This month Restaurant magazine launches its Beat the Crunch campaign to help businesses cut costs, make money and, importantly, survive the downturn.
In support of the campaign, over the next two weeks here on BigHospitality, we`ll be revealing Restaurant magazine`s Thrifty 50 - top money-saving tips from industry experts.
Today we kick off with five tips on how to get the most from your Staff.
- Tighten up front of house training. With fewer people seeking restaurant bookings it is paramount you do everything to make your restaurant the first choice. Indifferent staff and poor service will take their toll.
- Incentivise your staff. Don’t be blinkered by trying only to please your customers in these tough times. Looking after your chef and waiting staff will ensure that quality is kept high and they don’t leave you in the lurch.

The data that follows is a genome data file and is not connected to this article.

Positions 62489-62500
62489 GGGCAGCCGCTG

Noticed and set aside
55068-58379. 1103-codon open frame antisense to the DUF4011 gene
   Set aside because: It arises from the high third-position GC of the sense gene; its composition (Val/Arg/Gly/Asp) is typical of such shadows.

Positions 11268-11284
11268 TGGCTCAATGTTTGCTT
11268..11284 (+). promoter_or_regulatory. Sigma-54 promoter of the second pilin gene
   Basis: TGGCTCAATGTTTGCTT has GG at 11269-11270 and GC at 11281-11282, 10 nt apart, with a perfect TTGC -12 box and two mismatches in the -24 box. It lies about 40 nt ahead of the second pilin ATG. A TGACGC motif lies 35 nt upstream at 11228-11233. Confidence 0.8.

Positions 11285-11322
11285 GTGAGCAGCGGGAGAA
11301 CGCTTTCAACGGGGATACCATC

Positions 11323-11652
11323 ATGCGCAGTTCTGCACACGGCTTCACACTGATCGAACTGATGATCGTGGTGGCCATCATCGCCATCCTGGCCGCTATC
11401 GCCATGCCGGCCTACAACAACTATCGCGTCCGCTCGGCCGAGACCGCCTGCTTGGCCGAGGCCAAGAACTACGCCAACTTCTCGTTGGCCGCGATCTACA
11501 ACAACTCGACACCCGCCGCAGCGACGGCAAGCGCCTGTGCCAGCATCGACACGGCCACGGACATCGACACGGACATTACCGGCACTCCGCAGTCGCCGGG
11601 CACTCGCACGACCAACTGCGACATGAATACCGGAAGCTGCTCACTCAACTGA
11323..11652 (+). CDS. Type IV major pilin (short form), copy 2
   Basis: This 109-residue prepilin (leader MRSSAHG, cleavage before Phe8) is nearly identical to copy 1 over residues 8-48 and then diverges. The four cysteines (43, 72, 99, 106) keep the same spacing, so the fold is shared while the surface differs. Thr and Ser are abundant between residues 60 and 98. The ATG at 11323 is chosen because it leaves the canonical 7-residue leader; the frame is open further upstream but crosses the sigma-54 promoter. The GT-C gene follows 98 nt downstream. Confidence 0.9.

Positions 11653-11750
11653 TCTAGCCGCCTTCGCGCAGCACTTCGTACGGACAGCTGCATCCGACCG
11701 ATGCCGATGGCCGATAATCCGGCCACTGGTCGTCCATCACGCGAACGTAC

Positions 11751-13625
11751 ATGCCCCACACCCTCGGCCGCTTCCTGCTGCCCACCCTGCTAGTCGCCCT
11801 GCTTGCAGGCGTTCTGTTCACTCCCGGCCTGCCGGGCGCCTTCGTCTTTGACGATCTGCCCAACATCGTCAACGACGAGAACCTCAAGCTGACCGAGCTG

- Cross train. Training everyone to be able to work across all departments will mitigate
problems when staff go sick.
- Reassess your staff requirements. It may be brutal but the pruning of staff in line with
sales will protect the restaurant and those working there. It is a time to pay particular attention to wage ratios and to question if you really need a wine waiter or doorman. Look hard at rotas and how they can be cut back. Fewer tables need fewer staff and a well-thought out redundancy programme may simply mean survival.
- `Share’ staff with other nearby restaurants.
Check out the site on Wednesday for tips on Finance.
Contributors: Sara Stewart, partner at Jeffreys Henry, Chris Galvin, Ashley de Safrin, client services manager for tourism and hospitality at Business Link in London, Ken Hogg of Davis Coffer Lyons, Peter Backman, managing director at Horizons, Richard Corrigan, Daren Bale, head chef, The Elms Hotel, Worcestershire, Rob Lucy, restaurant negotiator at Christie & Co, Mitch Tonks, David Gibson, chief executive Gibson Business Infrastructures, Martin Austin, director at Tenon Recovery, Iqbal Wahhab, Roast founder, Ben Hood, managing director Fourth Hospitality.